Over time, I befriended with one of my classmates named Mohammad who is particularly interested in information technologies and social media issues. I interviewed him on his perceptions and reflections on the phenomenon of social media and its effects on our life.
My first question to Mohammad concerned the nature and role of social media in general context. He replied that social media are computer-mediated tools enabling people create and exchange information as well as ideas, interests, pictures and videos through in virtual channels and social networks. “These innovative applications,” Mohammad said, “are the produce of Web 2.0technological foundation allowing everyone generate and share user-generated content.”
Further, Mohammad claimed that social media have become a considerable part of mobile and web-based technologies that serve as highly interactive platforms through which we all share information and communities with one another. This means we are living in a new age of communication and technologies capable of favoring us with unprecedented outcomes. In this sense, Mohammad argued, “Social media are unlike traditional sources of media in various respects. First, they do not depend on time and geographic limits. Second, their quality is advanced. Third, they enable immediate reach. Fourth, they assume staggering frequency. Fifth, while being user-friendly, they attain the highest level of usability. Finally, they ensure permanent presence and stability.”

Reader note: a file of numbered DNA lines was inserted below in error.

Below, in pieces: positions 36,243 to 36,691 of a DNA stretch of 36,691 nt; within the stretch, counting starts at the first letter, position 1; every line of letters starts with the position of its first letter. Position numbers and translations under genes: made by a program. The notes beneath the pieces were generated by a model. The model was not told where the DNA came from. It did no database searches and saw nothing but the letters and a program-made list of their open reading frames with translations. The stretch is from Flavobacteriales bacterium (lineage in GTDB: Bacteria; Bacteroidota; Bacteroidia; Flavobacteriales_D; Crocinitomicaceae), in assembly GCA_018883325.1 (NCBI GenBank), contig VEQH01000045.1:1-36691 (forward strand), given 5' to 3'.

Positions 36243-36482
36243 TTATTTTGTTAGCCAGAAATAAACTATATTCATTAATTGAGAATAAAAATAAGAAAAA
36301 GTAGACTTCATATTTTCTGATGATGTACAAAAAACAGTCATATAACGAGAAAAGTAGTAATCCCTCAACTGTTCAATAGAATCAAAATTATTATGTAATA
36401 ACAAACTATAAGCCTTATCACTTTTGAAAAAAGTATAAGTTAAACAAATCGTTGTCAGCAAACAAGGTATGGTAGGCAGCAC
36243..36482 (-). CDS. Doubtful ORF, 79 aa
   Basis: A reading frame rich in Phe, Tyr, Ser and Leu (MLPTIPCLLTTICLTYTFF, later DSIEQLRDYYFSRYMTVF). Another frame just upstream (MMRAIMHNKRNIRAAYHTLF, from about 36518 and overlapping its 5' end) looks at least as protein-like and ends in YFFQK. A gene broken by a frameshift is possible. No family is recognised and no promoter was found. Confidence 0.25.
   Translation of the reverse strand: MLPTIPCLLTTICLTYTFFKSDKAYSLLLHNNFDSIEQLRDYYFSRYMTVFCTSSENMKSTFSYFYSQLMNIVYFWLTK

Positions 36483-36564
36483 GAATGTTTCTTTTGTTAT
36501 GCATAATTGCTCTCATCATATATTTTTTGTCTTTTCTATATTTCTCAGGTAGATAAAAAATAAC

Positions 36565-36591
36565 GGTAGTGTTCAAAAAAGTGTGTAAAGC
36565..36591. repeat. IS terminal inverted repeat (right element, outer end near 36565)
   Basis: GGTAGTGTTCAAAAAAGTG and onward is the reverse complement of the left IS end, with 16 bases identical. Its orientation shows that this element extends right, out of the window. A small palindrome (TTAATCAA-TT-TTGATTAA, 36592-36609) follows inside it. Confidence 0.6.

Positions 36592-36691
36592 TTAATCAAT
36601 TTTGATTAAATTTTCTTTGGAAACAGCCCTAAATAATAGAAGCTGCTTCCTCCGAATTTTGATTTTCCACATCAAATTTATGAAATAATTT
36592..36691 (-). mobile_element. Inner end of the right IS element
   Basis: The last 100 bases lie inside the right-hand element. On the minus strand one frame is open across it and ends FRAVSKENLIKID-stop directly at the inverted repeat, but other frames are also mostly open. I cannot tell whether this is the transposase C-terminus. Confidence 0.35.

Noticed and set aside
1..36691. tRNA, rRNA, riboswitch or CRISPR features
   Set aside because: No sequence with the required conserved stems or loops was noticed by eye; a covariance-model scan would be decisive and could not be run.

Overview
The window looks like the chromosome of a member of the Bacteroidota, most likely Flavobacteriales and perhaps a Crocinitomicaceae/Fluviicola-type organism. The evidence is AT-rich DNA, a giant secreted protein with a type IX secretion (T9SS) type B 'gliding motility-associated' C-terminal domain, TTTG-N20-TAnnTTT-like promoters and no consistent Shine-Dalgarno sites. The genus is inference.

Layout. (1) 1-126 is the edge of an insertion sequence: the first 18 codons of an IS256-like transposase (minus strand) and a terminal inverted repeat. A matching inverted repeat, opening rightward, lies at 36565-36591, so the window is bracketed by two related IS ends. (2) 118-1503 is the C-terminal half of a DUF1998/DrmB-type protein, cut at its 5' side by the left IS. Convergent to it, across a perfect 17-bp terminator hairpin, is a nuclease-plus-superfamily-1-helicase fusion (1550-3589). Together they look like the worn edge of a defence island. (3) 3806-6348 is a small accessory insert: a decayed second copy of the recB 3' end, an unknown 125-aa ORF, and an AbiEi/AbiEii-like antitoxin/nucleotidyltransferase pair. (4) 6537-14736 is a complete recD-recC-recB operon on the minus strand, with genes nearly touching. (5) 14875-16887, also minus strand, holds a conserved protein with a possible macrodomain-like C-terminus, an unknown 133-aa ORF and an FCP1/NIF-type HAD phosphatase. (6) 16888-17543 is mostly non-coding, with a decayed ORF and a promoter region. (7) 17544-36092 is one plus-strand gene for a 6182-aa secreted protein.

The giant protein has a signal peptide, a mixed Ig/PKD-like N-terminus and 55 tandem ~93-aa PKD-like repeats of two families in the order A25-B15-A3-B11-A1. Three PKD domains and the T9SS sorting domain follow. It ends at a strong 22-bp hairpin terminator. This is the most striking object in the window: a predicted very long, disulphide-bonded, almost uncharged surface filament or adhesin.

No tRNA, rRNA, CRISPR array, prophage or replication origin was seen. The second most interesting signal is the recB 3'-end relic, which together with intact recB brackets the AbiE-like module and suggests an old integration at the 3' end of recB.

I do agree with all Mohammad says, of course, though I would like to know whether the expansion of social media influences imply any negative effects in his life. In his response, Mohammad took objective sense by claiming that social media is a double-edge sword assuming both benefits and hazards. He told me that he is an active Facebook user and holder of various applications on his smartphone. While such a vast variety of technological apps and social media channels surely benefit him, they also steal his time and energy. “It is fine when I use my smartphone to make an urgent transaction such as dialing a taxi, ordering pizza, booking cinema ticket, or transferring money online. However, I am not that optimistic about the permanency of social media in my life when I receive Facebook notifications while I am dating my girlfriend or watching a hockey game,” Mohammad complains. He further blamed social media for disabling him to concentrate on his priorities, namely studies. Taking his smartphone whenever he is often plays a dirty trick with him: “Rather than seeing my friends in person, I reduce to online chats with them. Therewith, we lose personal touch, something intimate between us we sensed years ago. With no seeing a person, lack of eye contact, we transform into artificial beings rather than humans. Along with social media applications, we turn into digital resources whose mission is to generate and share information.”
This last Mohammad’s confession sounds rather worrisome. His example reflects the sad truth about the whole generation of social media users meaning that most people just do not know how to use innovative applications in a smart way and save their time. I like interviewing Mohammad for his sincere answers and objectivity. On a broader scale, his reflections prove insufficient understanding of the genuine worth of social media in our lives. While most of us have smartphones and Facebook accounts, this alone does not automatically turn us into tech gurus, or enrich us financially. Quite the opposite, what social media does in a perfect way is that it steals our time and privacy. Rather speaking to people in person, we use artificial applications and platforms as substitutes of personal relationships. These trends adversely affect genuine friendships and close relationships between people.